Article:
I am not as brave as I pretend to be. When many of the people I encounter in my secluded Midwestern community applaud me for my courage to study overseas for four years, I really struggle to swallow the trepidation, anxiety, and genuine fear I actually feel. The last month of summer I spent at home was a tumultuous one: if I am to be completely honest with my audience, I had a general feeling of not wanting to return to St Andrews for my second year. I was scared. I still am scared.
In many ways I believe that returning for second year is harder than removing myself from the comforts of my home to begin this journey. I am perhaps the world’s biggest homebody: I love the comforts of the familiar, I adore my parents, and I Bear is the keeper of my sanity. Yet the terror of severing these ties for a life in the beyond is often numbed by the general newness of being a first year. However, second year has relegated me to a sad and confused limbo.
Oddly enough, the realization that I am so far from home has finally hit me, despite the fact that I began university a year ago. Getting to spend time with the people and places that I love so dearly has really opened my eyes to just what I am leaving behind. This thought has made me quite sad for the past couple of weeks, and I also feel very conflicted because of it.
On the one hand, I know that I should be entirely grateful that I have the opportunity to participate in such an incredible academic community. I have seen places that I once thought were a mere fantasy, have met so many wonderful and engaging individuals from across the globe, and have received a remarkable education in subjects I am wildly passionate about. Yet the timid homebody I so cruelly abused into a corner of my heart has finally found her voice, using it to force doubt into my thoughts. I miss home: apple orchards in the autumn, the fiery hues of autumnal trees in the North Country, kayaking adventures, solitude, wide open spaces, and Bear. I miss not having my accent analyzed for its “barbarism” multiple times a day. I miss the freedom of having a car so I may travel anywhere I wish. I miss my parents, the two people I truly feel understand and love me for me.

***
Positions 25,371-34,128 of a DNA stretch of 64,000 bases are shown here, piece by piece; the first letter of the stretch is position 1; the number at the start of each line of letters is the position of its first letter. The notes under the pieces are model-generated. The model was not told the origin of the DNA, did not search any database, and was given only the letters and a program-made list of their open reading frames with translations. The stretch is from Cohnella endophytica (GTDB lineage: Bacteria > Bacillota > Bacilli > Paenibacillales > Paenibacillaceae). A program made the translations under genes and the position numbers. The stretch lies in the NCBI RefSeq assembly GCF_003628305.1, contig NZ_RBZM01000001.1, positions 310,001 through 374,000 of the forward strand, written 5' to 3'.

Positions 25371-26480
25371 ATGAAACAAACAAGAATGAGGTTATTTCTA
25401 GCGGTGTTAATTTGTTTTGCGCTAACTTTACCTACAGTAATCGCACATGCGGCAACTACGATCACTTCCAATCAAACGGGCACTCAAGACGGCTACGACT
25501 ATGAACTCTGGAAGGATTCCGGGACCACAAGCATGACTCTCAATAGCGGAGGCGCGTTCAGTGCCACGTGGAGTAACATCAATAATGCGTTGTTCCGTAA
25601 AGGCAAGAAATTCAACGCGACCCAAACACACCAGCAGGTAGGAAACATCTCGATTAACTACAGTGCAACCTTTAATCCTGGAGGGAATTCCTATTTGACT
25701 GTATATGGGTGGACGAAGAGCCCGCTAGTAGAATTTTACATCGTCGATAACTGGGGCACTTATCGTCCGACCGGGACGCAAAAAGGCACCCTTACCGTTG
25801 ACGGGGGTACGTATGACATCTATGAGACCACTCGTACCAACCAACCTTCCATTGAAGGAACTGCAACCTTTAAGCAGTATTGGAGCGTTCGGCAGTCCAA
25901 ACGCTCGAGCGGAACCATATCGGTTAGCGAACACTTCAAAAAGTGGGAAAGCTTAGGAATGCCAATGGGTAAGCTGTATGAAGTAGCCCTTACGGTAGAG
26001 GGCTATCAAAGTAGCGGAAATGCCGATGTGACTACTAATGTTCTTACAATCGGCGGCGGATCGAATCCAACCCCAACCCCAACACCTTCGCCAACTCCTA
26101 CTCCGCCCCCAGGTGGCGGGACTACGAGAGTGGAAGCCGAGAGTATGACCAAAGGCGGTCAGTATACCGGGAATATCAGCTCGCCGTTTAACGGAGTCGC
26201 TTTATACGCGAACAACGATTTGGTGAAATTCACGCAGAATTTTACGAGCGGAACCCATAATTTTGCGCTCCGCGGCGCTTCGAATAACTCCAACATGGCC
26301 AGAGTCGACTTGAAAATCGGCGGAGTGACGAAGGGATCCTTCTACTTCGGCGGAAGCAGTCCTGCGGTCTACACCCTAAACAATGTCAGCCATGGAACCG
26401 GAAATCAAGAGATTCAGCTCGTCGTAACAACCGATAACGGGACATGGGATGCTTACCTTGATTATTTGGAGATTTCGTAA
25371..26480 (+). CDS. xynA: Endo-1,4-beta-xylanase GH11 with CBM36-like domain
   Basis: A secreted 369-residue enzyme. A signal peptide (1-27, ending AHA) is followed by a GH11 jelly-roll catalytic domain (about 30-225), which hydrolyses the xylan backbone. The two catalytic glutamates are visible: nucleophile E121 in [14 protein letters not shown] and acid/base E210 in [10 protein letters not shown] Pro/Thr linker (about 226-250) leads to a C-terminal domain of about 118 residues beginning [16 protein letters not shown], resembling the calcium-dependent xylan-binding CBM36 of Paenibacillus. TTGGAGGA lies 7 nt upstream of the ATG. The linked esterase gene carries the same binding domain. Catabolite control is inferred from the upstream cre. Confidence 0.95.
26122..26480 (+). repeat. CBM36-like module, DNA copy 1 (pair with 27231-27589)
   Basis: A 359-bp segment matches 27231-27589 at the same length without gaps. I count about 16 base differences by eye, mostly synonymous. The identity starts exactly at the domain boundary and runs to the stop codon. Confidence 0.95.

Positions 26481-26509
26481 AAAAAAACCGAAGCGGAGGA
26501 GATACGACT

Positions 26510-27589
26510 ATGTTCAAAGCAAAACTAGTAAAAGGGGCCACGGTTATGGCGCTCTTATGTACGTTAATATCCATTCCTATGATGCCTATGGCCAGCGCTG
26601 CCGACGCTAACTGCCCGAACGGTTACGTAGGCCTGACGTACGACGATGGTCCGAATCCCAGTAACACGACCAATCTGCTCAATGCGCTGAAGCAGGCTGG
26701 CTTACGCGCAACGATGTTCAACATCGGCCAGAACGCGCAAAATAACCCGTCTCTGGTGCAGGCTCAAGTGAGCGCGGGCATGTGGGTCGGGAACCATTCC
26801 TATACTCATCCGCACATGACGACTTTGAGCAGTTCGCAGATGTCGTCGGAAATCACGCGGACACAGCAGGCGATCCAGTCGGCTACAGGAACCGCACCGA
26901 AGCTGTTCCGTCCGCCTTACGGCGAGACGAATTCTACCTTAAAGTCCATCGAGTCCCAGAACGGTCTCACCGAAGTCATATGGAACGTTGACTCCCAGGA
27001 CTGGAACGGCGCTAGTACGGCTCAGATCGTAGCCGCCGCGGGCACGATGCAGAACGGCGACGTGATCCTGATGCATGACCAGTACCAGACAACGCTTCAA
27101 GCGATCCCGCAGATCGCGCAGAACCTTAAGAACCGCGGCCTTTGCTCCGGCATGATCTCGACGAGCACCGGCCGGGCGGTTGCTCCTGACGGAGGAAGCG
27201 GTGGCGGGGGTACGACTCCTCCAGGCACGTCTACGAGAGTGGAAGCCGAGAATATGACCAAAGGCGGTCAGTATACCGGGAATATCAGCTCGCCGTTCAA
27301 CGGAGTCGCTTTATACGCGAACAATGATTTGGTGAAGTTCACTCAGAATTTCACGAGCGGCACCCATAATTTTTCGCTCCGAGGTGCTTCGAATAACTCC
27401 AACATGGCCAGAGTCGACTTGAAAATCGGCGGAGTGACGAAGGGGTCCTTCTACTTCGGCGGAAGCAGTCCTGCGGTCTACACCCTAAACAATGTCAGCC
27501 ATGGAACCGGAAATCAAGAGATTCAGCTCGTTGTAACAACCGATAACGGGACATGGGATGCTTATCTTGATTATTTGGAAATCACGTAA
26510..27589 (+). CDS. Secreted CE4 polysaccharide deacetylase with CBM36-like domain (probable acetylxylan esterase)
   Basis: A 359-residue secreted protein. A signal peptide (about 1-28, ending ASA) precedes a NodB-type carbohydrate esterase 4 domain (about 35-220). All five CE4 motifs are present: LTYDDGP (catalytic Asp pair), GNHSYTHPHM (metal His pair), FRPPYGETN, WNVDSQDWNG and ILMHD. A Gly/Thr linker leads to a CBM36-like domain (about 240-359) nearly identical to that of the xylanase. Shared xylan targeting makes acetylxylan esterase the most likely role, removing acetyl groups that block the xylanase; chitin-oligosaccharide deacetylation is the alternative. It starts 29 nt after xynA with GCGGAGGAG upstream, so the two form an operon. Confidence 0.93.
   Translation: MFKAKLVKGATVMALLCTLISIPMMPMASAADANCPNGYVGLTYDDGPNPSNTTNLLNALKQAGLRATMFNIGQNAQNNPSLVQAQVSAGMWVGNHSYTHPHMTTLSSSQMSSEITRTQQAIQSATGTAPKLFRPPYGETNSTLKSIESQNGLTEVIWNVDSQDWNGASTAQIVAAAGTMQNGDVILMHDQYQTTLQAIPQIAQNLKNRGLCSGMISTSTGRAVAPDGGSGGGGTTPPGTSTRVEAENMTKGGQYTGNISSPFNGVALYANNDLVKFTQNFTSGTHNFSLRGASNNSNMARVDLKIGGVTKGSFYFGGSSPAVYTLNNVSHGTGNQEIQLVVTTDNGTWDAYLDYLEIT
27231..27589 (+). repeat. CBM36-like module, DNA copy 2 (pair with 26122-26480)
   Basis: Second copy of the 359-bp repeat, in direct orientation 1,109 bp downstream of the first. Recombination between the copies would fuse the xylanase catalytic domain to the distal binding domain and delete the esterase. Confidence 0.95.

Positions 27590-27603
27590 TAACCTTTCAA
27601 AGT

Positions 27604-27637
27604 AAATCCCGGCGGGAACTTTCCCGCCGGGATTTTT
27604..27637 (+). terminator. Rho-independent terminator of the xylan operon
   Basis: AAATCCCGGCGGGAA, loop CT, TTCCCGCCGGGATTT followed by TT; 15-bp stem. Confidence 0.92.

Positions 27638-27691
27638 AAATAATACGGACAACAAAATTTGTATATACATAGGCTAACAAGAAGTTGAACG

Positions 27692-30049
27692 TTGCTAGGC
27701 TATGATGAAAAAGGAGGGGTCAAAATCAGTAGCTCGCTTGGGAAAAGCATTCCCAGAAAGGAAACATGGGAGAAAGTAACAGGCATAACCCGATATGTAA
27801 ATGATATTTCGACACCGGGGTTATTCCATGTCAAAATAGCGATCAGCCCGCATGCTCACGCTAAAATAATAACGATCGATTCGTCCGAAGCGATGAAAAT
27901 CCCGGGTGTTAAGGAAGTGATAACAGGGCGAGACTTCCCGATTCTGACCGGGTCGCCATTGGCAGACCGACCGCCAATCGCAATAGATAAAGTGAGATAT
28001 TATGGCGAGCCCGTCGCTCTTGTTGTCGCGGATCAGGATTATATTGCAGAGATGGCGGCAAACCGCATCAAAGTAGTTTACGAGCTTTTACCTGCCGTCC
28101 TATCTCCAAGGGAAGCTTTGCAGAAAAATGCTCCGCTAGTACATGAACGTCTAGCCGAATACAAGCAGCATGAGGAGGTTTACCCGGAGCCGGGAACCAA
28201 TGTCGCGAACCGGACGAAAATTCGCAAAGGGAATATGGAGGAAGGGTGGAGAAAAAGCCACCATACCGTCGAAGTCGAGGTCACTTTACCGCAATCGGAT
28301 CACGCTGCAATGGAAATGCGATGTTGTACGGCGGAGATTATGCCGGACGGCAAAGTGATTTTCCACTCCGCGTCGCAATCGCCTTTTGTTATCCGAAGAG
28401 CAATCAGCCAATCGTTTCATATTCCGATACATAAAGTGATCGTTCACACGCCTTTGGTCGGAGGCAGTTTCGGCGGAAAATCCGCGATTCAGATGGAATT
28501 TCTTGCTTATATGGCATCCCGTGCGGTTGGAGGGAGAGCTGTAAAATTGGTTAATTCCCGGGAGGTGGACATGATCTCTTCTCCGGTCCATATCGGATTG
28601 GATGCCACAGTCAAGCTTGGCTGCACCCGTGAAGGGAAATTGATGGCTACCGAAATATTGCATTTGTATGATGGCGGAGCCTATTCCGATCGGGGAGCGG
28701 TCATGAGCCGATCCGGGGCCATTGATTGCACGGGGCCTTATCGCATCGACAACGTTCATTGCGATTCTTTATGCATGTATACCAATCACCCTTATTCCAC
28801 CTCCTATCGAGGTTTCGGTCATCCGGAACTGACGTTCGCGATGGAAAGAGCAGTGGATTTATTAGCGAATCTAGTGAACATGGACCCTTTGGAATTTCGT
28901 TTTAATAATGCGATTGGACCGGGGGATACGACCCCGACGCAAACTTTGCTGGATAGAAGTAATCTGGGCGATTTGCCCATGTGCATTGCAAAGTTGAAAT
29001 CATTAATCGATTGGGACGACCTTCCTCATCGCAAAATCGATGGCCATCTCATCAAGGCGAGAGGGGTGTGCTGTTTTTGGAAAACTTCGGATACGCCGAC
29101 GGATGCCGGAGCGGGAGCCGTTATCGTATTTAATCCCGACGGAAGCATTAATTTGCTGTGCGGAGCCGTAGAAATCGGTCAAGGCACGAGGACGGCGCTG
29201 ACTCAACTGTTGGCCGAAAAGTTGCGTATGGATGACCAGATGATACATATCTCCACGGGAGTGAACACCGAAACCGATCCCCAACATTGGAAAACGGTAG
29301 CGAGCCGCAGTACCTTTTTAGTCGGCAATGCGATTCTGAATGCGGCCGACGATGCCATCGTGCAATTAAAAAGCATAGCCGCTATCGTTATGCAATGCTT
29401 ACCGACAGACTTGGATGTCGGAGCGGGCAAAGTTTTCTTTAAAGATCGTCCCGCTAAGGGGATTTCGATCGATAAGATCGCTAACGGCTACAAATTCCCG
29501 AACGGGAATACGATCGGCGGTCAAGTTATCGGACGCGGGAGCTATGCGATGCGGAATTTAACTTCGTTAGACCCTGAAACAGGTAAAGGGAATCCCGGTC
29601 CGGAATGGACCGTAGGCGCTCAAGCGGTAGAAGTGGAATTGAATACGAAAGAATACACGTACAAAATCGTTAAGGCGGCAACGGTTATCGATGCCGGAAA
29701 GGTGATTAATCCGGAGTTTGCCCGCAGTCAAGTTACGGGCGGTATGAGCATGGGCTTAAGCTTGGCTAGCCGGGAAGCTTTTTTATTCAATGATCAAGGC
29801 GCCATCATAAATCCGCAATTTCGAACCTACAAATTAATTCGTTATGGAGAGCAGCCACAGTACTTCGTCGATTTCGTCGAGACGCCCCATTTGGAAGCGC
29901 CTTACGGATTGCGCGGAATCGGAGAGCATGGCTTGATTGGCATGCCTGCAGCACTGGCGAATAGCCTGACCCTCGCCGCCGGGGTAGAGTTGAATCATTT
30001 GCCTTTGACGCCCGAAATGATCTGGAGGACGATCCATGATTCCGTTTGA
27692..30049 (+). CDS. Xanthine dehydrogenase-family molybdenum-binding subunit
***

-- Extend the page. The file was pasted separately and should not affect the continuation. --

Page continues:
I acknowledge that I still am very much a child. Making the decision to study abroad for my undergraduate degree is both parts the best and worst I have ever made, due to this fact. Youth is the time to explore the world and change one’s perspective to be more globally aware, yet how can anyone with any certainty decide to do such a thing when they are a mere eighteen years old? This summer has really given me time to meditate on these thoughts. While I committed to this venture completely, there are parts of me that, at times, wish I really knew myself more and chose somewhere closer to home. Can anyone really know themselves at that age, though?
I do not doubt that once I settle in to my studies, all of this negativity shall diminish. I do love school and am looking forward to some of the modules I have selected, like Medieval and Renaissance Texts. I feel as though I am now beginning to take steps toward my ultimate goals as a scholar. However, this summer was a really critical one. It has made me rethink some of my spontaneous decisions. At times I feel I can truly relate to Bilbo Baggins, who impulsively ran out his door to catch the carrot Gandalf teased him with, yet finds the road more perilous than he anticipated. I have certainly come to appreciate my home a great deal since spending the summer there.
Though my thoughts may change once I am actually at the next threshold of my life, I feel myself beginning to think that I want to return to America permanently. The United Kingdom is a wonderful place and I have had many a wonderful adventure (and will no doubt have many more in the future), there truly is no place like home. What I feel I am missing in my life, at this point, is my own little haven to call home. My experience at university so far has cemented my status as a home body. While I am committed to St Andrews completely, I do feel less brave than when I began this journey.
Yet I am still open to unexpected surprises. I cannot say for certain where I shall end up once this undergraduate experience is over. I may be called to a new and unknown destination to continue my education, I may meet someone special and journey with them into the future, or I may return to where my life began, recharging until that wanderlust tugs at my heart once more. Hopefully second year here at St Andrews will turn out even better than I anticipated, and I will have an even better time than first year.
Roads are rarely ever perfect. At this point, I feel as though I have encountered a treacherous hole. Yet I am optimistic, and as I look up from this wreck I find myself in, I see a smoother path ahead.
Originally written 12 September 2013